14. After almost 50 years of modelling (mostly aircraft, but also ships, cars, railways) at last I decided to build a small collection of AFVs in 1/72. Frankly speaking somewhere deep in the 70s or 80s I have built two or three such models (Centurion, Patton and 155mm M40 IIRC), but the time goes by and new kits appear every year. As a newbie in this ocean of modelling I would like to know your opinion which kits of several WW2 AFVs are the best on the market now. I'm not a rivet-counter, but correct shape and sharp surface detail are more important for me than sheer number of parts, opened hatches and detailed interior. So which kit would you buy to model the : Sturmgeschutz III Ausf. G (ESCI/Hasegawa/Italeri, Revell, Dragon, Trumpeter) T-34-76 (ESCI/Hasegawa/Italeri, Revell, AER/Toga/Parc, Zvezda, Trumpeter, Dragon, Unimodels, Eastern Express) T-26 (SKIF/Unimodels, Mirage, S-model, Pegasus) M4 Sherman - original variant, not M4A and later (Dragon, Italeri, Trumpeter, Heller) M3 Stuart - also "plain" M3, neither M3A nor M5 (Hasegawa/Revell, Alanger, Mirage) Eager to hear your opinion
  15. T-34 Wafer Type Workable Track Links Set 1:35 Miniart These tracks from Miniart are suitable for their T-34 and Su-122 kits. There are 10 sprues of the track links with guide horns and 8 lengths of the intermediate links. The links with the guide horns have small pins on then which are designed to click into holes on the intermediate links. Conclusion While these links do indeed look good, while attempting to get a set to link together to include in the review I found that they would not "click" together easily. I found that the pins in the guide horn links would often bend over, rather than click into the receiving holes. With these it's a one-shot deal, as once they have bent there is no easy way of getting them back, so you end up with track links that you have to glue together. This could just have been my bad luck, or just down to me however your experience may vary. Review sample provided by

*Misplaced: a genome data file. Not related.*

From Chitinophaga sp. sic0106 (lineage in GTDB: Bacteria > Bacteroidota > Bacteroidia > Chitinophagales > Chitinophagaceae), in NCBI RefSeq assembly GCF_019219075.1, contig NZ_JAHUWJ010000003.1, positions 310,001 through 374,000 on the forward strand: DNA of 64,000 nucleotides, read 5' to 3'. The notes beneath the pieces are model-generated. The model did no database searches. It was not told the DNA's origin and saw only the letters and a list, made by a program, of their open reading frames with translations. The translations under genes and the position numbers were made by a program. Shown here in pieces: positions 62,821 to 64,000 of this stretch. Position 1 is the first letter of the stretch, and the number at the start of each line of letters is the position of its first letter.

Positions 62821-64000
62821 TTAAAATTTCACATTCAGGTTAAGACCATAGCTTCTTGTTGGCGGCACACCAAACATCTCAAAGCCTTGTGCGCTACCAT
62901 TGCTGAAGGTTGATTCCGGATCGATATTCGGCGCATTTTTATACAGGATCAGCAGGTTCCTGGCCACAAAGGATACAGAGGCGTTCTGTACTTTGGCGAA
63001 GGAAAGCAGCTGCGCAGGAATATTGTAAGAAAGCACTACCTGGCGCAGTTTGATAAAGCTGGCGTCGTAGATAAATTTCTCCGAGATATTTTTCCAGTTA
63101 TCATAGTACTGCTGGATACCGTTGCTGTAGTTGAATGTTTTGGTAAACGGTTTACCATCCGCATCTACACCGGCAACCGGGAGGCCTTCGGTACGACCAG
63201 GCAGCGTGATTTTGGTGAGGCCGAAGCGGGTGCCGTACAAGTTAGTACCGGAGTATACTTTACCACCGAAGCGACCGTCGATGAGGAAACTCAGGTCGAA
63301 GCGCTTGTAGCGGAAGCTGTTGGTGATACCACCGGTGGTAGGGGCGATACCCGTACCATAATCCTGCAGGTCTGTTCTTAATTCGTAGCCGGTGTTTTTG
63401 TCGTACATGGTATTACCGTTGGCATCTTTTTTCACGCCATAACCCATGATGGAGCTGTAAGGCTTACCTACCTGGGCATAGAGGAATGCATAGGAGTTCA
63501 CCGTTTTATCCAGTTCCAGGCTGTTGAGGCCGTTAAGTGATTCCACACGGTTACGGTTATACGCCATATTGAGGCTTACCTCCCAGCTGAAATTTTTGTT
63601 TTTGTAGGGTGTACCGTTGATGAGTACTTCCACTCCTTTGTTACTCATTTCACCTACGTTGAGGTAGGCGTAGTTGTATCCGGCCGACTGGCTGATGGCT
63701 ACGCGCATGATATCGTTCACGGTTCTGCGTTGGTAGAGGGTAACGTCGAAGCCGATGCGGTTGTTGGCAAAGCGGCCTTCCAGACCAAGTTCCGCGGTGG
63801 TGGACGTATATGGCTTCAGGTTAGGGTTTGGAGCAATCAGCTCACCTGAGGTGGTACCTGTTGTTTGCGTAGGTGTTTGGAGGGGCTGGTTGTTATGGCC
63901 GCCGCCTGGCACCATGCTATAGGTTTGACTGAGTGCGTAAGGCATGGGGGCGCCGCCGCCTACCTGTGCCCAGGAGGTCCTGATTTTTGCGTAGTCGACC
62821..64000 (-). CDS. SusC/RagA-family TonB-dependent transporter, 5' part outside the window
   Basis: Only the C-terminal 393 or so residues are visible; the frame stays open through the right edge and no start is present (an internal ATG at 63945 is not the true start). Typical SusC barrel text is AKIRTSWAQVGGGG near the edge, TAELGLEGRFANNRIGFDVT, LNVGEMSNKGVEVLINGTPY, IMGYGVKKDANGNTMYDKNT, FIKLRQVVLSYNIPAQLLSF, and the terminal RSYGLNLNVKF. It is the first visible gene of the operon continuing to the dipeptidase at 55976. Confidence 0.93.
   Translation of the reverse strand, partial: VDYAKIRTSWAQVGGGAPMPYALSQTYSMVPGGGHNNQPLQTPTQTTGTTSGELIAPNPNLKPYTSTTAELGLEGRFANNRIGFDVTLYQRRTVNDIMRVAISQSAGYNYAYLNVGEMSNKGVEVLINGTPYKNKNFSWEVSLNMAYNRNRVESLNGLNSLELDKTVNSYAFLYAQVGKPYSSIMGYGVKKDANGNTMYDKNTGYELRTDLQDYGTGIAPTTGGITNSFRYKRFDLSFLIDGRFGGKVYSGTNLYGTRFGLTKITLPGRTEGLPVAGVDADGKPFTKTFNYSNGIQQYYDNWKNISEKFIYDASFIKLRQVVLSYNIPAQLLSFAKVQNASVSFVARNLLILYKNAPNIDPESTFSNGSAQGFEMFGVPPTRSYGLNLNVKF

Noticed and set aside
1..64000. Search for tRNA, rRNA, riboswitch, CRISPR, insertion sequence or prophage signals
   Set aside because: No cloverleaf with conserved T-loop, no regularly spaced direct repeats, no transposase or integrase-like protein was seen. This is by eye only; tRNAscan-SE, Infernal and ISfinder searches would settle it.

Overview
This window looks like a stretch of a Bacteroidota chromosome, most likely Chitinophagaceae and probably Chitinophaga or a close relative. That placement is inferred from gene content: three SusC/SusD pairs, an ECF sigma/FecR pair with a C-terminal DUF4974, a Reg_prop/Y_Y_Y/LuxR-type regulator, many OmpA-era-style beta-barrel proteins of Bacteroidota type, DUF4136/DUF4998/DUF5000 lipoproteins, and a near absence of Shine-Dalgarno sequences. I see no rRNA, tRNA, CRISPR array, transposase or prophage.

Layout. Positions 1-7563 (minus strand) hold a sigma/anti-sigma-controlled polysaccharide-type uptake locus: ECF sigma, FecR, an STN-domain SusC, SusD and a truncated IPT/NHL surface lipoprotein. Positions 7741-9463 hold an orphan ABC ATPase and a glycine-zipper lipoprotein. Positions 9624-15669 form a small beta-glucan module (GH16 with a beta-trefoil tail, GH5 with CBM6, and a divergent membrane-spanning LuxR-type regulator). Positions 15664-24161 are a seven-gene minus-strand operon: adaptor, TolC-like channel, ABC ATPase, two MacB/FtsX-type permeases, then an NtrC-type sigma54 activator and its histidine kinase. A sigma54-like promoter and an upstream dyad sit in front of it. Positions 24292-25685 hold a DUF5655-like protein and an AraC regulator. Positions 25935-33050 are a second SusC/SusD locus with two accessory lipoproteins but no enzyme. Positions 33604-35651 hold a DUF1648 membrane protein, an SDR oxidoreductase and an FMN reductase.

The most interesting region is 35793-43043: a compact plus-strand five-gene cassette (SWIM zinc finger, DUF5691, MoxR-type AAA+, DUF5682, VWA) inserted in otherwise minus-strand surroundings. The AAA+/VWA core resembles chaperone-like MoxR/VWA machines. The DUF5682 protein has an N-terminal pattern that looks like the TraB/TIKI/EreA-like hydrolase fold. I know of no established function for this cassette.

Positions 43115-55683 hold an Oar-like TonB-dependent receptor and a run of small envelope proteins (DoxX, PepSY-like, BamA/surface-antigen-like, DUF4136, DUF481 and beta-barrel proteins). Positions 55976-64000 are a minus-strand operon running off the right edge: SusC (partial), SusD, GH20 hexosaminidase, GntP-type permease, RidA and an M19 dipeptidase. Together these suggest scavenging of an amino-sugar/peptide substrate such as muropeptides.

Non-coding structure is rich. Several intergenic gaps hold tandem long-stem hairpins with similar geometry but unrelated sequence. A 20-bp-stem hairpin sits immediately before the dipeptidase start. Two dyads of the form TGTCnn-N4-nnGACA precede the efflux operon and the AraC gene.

16. An aircraft modeller's attempt on 'Heavy Metal'. After building Zvezda's Yak-3 'Snap Kit' I was so impressed by the quality and ease of build that I acquired some vehicles from their 'Snap Kit' range as well. Detail is sufficient, but not as good as with Dragon or Revell. Most suprising issue - there are no grab handles included. These are quite prominent on T-34s, so I added them from my spares box. The tow cable is from a Dragon kit. I really like Zvezda's design for the tracks, they come as one piece. You simply wrap them around the wheels. It's a good idea to dip it in hot water first. I didn't, and mine broke up, but were easy to fix with a drop of glue. I much prefer that system over the link-and-lenght tracks that I find very difficult to work with in small scale. I painted the model with Gunze/Mr.Hobby acrylics (H80). The tarpaulin is a resin item from CMK. Exhausts were drilled open. Weathered with artists oils and pastel chalks. Thanks for your interest!
  17. This is my 1/72 T-34/85 from Ukrainian manufacturer Unimodel (aka UM). According to my research this was built at Factory 112 in 1944. Markings from the box, towing cable from the spares box (probably of Dragon origin). Metal gun barrel from CMK. Not entirely happy how this turned out. Being primarily an aircraft modeller, I still need to learn a lot about link-and-length tracks. These do not sit right and produce a 'kinky' look which is unnatural. May have to go through more military vehicle models to improve my experience! Thanks for looking, anyway. Since the prominent welding line along the turret was lost during sanding, I replicated this with a piece of stretched sprue, molten in liquid glue: Photographs by Wolfgang Rabel of IGM Cars & Bikes. Greetings from Vienna! Roman
  18. Hi all, this is my first RFI in this forum. About the kit, it was quite good besides a few bad joins and the vinyl tracks may disappoint some, but very good otherwise. Airbrushed with Tamiya acrylics, and details with Humbrol paints. The base was made out of gyp-rock, and the walls of cardboard. Any more info on asking It is meant to look quite heavily weathered btw. Full WIP here: http://www.britmodeller.com/forums/index.php?/topic/234990517-revell-135-t-3476-model-1943/ Anyway some photos! Any criticisms, advice, and tips are welcome